The travelling salesman problem
You know the Travelling Salesman Problem? Find the shortest route that takes you to every city on a list and returns you home. It’s a hard problem. In fact it’s an NP-hard problem, where NP stands for non-deterministic polynomial time. Just in case you were in any doubt about how hard it is.
But if you’re a grocery retailer, delivering the weekly shopping to millions of homes, or the country’s leading furniture maker… well, it’s a problem you have to solve. Who you gonna call?
Tesco not only has to deliver hundreds of thousands of orders every day: it has to take into account additional constraints such as driver shift patterns, road speeds, and the composition and capacity of the vehicle fleet. With the growth of the online delivery side of the business in the 2010s, the challenges were becoming more complex, and more serious. Tesco knew that customers were only going to get more demanding over time, not less.
To help solve their scheduling problem, they called Satalia, an AI consultancy in London. Tesco already had data analysis capabilities in-house, and obviously, world-class project management skills. What they saw in Satalia was a rare concentration of cutting-edge optimisation skills. Over three years, the two firms worked together to build a last-mile delivery stem from scratch. Tesco wasn’t interested in incremental improvement: they wanted a significant competitive advantage, which they achieved with something called dynamic scheduling.
Historically, customer orders placed on Tesco’s website would be batched and optimised at the end of each day. The new system compares the order location and basket size with every other order already in the schedule, and returns a verdict on the order’s feasibility and available slots in less than half a second. The schedule is always live and up-to-date, with the enormous benefit that customers can be offered many more slots without breaking the system. Furthermore, customers can now order same-day delivery, and they can be offered one-hour slots.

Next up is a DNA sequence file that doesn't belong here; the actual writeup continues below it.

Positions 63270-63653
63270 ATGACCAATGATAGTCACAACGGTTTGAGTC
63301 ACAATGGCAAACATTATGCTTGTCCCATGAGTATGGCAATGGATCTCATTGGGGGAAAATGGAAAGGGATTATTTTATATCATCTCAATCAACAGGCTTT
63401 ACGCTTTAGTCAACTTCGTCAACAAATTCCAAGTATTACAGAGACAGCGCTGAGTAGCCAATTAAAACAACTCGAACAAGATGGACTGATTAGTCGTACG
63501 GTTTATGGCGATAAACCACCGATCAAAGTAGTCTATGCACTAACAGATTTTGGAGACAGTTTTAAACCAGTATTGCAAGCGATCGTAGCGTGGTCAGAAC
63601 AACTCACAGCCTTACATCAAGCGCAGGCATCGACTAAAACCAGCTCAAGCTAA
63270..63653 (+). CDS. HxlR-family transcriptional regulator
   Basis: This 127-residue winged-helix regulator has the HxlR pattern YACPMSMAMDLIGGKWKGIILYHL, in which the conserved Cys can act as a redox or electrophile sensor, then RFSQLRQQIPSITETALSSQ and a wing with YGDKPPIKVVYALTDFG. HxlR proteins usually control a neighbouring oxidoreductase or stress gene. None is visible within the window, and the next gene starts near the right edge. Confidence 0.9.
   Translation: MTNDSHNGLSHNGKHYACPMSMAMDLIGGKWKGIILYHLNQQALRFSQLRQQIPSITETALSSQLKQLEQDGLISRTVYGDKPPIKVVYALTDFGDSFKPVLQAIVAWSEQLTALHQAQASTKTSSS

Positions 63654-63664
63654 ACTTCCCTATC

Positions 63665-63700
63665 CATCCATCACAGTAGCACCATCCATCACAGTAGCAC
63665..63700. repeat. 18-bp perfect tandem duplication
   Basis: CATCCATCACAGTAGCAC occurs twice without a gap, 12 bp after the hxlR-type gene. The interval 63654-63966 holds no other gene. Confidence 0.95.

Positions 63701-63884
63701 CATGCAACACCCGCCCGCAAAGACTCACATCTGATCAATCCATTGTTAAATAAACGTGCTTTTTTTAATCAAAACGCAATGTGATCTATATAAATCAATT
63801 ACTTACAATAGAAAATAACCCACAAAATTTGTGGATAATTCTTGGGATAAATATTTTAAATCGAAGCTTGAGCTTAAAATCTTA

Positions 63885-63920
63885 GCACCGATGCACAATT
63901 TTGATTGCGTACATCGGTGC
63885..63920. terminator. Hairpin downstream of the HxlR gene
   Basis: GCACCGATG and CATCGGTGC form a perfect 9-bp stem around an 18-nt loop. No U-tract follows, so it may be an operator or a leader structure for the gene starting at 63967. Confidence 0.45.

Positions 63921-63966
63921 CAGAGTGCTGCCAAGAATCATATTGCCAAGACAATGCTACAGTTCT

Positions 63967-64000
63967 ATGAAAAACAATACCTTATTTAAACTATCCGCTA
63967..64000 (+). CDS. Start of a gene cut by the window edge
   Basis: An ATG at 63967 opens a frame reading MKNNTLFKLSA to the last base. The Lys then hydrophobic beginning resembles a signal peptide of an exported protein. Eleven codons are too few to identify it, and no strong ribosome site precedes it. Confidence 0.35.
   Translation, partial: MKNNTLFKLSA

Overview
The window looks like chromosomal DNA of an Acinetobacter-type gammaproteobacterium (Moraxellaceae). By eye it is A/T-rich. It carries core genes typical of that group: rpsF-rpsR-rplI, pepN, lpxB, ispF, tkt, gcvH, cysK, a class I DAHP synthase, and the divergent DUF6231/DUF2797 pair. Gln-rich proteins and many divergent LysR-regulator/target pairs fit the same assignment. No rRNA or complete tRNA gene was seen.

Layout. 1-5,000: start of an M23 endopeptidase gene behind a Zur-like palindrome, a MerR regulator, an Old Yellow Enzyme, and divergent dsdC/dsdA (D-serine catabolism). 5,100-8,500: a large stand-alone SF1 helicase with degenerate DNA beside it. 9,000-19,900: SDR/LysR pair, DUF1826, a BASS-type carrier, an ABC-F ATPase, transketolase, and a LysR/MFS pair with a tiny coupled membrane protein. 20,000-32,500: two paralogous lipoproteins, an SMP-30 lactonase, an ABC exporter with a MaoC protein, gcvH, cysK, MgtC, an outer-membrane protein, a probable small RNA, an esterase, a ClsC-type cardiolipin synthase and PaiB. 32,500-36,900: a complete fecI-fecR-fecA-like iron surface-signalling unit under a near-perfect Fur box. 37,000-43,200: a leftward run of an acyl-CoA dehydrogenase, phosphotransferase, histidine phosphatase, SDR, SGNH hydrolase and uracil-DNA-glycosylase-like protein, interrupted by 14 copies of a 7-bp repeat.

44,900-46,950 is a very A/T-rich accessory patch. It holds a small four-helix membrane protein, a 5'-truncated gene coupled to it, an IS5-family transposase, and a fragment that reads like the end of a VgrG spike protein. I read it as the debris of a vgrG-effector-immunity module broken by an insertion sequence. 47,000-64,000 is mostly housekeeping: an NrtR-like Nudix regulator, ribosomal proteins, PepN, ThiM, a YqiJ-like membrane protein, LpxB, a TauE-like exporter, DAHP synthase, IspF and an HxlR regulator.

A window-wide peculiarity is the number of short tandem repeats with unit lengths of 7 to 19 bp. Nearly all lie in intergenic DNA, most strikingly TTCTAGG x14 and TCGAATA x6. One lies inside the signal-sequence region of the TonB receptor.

The resulting system is Tesco’s intellectual property, and as such, the financial impacts are confidential. But they have disclosed that the new system saved more than 11 million miles of delivery vehicle journeys in 2019, and it has improved the operation’s overall fuel efficiency by 5%. Just as important, it is robust. Covid caused a massive spike in online grocery deliveries – remember the great toilet roll scare of spring 2020? Tesco’s system, unlike some of its competitors, coped well as it scaled.
From groceries to furniture
DFS is a 50 year-old company, so it is obviously not a digital native. The name used to stand for Direct Furnishing Supplies, as its founding innovation was to cut costs by side-stepping the warehouse operators in the supply chain. It has only been an e-commerce business for five years, but as market leader, it had no option but to catch up fast.
Before working with Satalia, DFS staff used pen and paper to schedule deliveries. They would discuss delivery appointments with customers by phone, once the furniture was manufactured, a few weeks after ordering. Over the years, a number of myths and mysteries about deliveries took hold. There was no reliable data about what determined the time taken by each delivery – for instance whether the number of flights of stairs involved was more important than the time required to find a parking slot. (It turned out to be the parking, except where there were more than three flights.)